This page is primarily intended for developers of Mercurial.

Error reporting cleanup

Status: Early draft

Main proponents: RodrigoDamazio

/!\ This is a speculative project and does not represent any firm decisions on future behavior.

This proposes cleaning up how Mercurial failures are reported, both to the user and for any extensions that gather/upload failure information.

1. Goal

Currently, Mercurial has a small set of exceptions that are used to report errors. Notably, a large number of failure cases indiscriminately use error.Abort, without regard to the nature of the failure. While, as long as descriptive error messages are used, the end user may not care about the distinction, any deployments where this data is aggregated (such as real-time monitoring/alerting)

The goal is to separate the errors into categories, as well as their likely culprit.

2. Detailed description

2.1. Categorization

I propose these categories of errors:




Return code

HTTP equivalents


The failure was caused by invalid user input

Tried to check out non-existent revision


400, 404


The failure was caused by the repository or environment being in an invalid state for the requested operation

There are unresolved conflicts


402, 409, 412, 418, 422, 423, 428, 451


The failure was caused by configuration

Failure to parse config file, unmet requires


N/A (always local)


when the failure is caused by interacting with storage

IOError, file corruption


N/A (always local)


When the remote (e.g. server) causes a failure

Disconnected, invalid payload received, required capability missing


other 5xx, other 4xx


when the failure is caused by some aspect of security

Bad server credentials, expired local credentials for network filesystem, mismatched GPG signature, DoS protection


401, 403, 407, 420, 425, 429, 450, 463, 495-498, 511, 525, 526

Intervention required

Not a final failure, but rather indicative that user intervention is required before hg can continue

merge conflict resolution required


N/A (always local)


When the user cancels the operation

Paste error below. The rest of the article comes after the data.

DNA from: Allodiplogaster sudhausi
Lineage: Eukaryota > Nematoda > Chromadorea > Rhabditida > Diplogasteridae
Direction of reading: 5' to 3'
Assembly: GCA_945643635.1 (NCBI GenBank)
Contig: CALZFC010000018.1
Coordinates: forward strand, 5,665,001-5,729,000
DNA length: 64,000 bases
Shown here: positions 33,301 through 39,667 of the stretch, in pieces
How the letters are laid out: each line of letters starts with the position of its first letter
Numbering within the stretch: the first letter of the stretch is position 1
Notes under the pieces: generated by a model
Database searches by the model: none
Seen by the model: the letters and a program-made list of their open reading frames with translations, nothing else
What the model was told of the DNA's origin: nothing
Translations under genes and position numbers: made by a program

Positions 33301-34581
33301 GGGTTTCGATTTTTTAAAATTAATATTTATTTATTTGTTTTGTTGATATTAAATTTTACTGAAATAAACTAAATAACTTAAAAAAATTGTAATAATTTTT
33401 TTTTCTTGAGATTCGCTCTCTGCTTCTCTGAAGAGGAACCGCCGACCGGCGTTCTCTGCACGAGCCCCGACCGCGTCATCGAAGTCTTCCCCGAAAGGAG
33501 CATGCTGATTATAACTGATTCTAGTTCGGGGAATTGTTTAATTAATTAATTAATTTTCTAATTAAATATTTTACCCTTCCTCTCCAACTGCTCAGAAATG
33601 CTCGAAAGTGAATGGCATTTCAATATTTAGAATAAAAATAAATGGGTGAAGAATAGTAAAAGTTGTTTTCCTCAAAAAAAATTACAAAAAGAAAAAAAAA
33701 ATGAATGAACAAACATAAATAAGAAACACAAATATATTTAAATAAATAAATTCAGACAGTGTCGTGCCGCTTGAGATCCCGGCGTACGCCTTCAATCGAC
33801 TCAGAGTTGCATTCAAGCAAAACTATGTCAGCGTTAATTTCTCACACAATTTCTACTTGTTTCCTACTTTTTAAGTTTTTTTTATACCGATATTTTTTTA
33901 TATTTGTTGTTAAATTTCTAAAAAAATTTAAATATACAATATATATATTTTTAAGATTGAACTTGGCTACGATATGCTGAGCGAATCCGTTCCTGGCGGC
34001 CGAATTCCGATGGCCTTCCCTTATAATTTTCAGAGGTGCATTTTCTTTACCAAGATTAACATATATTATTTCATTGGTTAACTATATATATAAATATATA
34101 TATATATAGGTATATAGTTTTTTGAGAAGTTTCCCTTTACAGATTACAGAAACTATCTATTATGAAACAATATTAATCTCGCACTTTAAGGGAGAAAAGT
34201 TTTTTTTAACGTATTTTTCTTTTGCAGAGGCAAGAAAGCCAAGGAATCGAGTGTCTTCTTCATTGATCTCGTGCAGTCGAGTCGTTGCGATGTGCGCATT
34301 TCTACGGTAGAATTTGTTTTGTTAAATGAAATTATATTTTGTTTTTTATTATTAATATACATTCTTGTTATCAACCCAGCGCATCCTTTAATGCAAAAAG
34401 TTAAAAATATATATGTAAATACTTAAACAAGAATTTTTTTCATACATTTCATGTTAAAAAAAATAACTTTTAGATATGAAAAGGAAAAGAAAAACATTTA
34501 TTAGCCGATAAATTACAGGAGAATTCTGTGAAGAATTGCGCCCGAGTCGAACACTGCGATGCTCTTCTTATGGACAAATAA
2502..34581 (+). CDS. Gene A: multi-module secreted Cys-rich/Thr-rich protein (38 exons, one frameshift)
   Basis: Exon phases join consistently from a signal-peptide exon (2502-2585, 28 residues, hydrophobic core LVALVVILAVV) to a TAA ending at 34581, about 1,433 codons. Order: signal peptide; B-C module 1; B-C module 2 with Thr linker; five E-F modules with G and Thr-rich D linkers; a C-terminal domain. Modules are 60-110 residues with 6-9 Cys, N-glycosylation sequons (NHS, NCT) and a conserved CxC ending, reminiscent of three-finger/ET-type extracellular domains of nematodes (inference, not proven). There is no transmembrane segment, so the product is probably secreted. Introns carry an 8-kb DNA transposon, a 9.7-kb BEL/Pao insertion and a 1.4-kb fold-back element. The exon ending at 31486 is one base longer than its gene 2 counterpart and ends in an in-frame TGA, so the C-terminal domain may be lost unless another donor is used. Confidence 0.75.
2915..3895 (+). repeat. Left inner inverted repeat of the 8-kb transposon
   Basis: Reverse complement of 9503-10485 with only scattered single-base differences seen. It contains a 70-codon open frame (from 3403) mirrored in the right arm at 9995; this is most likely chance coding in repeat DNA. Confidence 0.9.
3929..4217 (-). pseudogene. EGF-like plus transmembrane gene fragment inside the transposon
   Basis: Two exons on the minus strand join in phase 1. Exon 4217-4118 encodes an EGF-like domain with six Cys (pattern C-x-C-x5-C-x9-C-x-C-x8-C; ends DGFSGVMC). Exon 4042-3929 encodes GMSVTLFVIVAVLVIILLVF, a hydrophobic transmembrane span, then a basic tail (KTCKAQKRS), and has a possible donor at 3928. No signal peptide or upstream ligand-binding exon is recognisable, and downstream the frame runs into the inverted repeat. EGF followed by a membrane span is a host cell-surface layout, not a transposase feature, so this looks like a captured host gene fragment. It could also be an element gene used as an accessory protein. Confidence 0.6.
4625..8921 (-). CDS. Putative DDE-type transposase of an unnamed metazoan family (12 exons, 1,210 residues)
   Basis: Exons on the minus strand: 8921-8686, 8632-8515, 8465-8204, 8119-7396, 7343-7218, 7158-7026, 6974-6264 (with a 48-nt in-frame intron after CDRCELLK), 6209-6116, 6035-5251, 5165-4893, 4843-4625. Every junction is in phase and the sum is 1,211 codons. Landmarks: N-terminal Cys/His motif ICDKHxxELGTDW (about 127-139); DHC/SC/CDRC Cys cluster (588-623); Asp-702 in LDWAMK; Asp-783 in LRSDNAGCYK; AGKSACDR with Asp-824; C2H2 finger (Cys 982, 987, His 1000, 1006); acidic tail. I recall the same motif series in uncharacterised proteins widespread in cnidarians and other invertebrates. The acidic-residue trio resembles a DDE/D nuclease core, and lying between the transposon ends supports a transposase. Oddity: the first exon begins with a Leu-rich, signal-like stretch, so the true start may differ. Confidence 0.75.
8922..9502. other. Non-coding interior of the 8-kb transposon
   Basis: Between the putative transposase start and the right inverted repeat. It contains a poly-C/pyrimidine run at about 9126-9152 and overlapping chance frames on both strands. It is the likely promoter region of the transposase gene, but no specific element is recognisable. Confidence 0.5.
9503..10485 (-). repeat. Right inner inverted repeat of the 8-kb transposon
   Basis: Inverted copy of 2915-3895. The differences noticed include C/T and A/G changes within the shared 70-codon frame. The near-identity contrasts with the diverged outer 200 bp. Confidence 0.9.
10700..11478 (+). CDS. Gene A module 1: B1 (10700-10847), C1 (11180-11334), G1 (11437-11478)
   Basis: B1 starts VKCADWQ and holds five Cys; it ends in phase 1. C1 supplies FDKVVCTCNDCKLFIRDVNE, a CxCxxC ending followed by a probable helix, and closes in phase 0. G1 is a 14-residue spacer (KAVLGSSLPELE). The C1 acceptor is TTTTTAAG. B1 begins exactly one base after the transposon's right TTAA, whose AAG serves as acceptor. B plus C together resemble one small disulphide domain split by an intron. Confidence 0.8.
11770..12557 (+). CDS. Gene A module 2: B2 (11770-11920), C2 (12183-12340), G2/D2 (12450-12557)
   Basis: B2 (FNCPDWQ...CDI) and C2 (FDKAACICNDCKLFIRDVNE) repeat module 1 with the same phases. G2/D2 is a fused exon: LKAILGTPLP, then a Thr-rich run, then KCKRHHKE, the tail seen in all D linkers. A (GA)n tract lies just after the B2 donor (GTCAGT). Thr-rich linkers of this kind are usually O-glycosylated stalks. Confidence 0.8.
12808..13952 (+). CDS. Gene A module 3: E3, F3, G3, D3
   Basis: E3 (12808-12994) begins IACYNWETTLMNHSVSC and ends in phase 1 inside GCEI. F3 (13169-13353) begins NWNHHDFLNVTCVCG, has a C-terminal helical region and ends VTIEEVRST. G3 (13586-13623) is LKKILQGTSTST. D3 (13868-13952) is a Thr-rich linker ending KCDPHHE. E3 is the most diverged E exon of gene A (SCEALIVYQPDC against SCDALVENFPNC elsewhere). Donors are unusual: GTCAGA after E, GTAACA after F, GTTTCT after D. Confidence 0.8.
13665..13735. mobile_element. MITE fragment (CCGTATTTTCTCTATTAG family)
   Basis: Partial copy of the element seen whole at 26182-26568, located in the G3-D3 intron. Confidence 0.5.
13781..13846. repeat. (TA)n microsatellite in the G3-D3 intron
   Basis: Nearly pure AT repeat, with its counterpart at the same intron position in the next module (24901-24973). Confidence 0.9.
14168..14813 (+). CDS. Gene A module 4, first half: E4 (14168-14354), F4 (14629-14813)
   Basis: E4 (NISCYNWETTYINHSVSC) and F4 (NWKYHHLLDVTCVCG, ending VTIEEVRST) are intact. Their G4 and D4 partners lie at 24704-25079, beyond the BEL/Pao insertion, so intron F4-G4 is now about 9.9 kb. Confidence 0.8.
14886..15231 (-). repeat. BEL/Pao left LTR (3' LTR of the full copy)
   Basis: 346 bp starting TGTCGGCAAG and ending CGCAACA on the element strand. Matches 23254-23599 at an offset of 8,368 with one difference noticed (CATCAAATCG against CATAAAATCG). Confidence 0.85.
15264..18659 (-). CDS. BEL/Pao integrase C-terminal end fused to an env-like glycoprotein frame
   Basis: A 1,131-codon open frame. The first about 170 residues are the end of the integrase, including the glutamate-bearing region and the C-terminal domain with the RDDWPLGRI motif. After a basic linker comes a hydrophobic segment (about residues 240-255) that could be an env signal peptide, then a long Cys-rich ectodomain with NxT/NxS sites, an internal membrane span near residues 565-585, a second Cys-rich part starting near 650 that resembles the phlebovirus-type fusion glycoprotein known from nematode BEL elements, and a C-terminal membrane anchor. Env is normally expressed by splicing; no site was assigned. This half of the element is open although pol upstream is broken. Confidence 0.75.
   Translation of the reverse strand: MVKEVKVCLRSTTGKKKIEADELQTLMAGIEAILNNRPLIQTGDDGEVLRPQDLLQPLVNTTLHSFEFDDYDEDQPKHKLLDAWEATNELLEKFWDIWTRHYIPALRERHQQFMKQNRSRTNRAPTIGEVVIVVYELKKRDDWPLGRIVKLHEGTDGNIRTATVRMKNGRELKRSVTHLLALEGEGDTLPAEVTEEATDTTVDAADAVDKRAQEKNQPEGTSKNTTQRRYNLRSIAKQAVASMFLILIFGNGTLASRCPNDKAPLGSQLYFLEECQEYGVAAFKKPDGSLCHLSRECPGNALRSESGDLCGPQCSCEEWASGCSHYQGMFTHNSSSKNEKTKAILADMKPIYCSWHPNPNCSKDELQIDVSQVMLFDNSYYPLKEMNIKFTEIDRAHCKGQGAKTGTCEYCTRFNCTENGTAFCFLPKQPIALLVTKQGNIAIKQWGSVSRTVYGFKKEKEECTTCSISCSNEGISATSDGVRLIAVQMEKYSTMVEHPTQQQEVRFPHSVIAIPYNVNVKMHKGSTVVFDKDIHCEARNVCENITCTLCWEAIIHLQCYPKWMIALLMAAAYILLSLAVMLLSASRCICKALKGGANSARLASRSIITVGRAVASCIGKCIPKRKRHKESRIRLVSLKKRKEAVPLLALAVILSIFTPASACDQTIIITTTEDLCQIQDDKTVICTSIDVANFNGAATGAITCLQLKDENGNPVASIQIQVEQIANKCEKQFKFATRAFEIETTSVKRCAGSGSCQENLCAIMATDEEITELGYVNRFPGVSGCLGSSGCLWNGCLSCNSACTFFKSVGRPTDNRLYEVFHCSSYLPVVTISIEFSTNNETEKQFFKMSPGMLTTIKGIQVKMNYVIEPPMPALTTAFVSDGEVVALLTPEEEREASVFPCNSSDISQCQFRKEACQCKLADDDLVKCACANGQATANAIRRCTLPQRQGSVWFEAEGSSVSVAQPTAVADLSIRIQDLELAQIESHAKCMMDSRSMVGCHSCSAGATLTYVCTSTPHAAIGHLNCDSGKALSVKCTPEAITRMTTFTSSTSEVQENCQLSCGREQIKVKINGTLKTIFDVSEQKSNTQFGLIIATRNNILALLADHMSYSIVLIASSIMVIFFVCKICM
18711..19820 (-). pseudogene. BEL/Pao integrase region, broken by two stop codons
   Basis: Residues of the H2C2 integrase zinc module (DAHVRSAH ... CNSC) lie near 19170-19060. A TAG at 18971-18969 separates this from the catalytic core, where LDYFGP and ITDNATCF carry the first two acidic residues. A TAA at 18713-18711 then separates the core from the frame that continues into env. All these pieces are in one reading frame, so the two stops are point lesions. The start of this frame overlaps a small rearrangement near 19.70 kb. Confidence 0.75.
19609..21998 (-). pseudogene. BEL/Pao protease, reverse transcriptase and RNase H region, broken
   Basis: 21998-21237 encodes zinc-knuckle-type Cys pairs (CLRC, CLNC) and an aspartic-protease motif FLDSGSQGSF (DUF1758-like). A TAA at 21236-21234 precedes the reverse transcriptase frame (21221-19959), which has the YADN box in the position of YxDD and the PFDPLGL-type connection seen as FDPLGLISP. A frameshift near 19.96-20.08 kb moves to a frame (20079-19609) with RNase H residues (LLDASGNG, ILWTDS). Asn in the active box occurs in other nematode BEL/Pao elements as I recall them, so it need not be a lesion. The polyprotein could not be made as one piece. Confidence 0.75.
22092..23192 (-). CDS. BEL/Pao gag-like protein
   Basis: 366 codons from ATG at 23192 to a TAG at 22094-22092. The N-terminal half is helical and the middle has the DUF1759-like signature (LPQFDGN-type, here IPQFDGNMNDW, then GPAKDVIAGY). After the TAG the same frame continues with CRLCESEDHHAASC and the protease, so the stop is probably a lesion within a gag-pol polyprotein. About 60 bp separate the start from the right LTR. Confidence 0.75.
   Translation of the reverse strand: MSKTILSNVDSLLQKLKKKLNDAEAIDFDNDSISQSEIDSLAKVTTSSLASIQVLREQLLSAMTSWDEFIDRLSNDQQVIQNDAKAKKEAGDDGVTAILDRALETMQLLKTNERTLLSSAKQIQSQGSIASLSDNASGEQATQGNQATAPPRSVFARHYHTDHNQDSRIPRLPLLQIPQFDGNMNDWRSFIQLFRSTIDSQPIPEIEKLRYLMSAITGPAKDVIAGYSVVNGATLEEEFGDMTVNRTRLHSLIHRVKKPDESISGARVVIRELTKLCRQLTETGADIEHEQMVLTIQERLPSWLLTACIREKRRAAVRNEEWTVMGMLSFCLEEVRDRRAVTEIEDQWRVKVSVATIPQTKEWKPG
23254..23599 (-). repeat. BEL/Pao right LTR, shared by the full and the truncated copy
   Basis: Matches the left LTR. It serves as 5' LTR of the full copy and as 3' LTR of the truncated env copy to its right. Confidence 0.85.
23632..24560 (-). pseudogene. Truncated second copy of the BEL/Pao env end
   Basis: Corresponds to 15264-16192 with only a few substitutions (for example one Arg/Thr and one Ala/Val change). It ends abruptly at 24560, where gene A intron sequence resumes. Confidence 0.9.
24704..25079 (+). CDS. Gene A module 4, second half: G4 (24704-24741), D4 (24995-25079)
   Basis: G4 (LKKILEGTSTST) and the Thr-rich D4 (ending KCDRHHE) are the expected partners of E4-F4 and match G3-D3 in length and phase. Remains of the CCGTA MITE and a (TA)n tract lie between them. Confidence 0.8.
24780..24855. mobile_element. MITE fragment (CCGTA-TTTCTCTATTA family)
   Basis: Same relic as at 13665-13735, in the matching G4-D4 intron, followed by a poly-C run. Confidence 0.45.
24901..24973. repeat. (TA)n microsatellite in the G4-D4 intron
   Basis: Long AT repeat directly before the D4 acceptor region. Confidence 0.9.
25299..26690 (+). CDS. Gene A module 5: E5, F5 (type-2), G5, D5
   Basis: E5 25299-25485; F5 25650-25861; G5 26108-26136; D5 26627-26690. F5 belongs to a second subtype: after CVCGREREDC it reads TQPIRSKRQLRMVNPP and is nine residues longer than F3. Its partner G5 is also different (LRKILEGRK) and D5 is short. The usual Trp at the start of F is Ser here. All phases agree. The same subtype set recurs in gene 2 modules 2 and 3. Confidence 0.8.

KeyboardInterrupt, aborting the editor, etc.




unexpected crashes or unexpected internal state

Any unexpected Python exception


500, 520

2.2. Remote error categorization

Remote errors can be caused by most of the above issues. The Remote category will only be applied when the underlying cause is not known, or the remote is clearly at fault.

For the HTTP transport, HTTP errors will be mapped to the above categories per the table above. For the SSH transport, TBD

2.3. Status codes

There'll be a static mapping from the above basic categories to error codes, per the table above.

Specializations of the categories in extensions (usually as exception subclasses), when required, may override the error code. The spacing of the return codes in the table is meant to allow grouping of related codes.

The status codes 1 and 255 are explicitly avoided so reporting or monitoring systems can tell between an older version of Mercurial (which will use one of those) and these new codes.

2.4. High-level code changes

Most high-level code, such as the implementation of commands, will be updated to use the appropriate exception classes according to the categorization above.

2.5. Low-level library changes (e.g. revlog)

In many cases, the code generating the error is not at the high level where the user's intentions are better known, but rather inside low-level libraries.

For instance, one can use scmutil.revsingle() to fetch a revision, and that will raise an exception if the revision is not found, without knowledge of whether that revision was requested by the user or calculated/expected by some internal logic. These instances will be updated to use internal-only exceptions, and calling sites will be required to expect that and translate it to the appropriate type, with more context. This also gives the opportunity for the higher-level code to implement any additional logic that may make sense to determine the cause of the failure, and hopefully provide more helpful messages to the users.

If any such internal exception ever reaches the user, a develwarn will also be printed, and it will otherwise be treated as the Internal type from the table.

This is likely to be a large and repetitive code change, but one that promotes good code health in error handling.

2.6. Cleanup

error.Abort will be mercilessly deleted once all its uses are gone. Its memory will not be honored.

2.7. Future improvements

CategoryDeveloper CategoryNewFeatures

ErrorCategoriesPlan (last edited 2020-06-13 00:08:49 by RodrigoDamazio)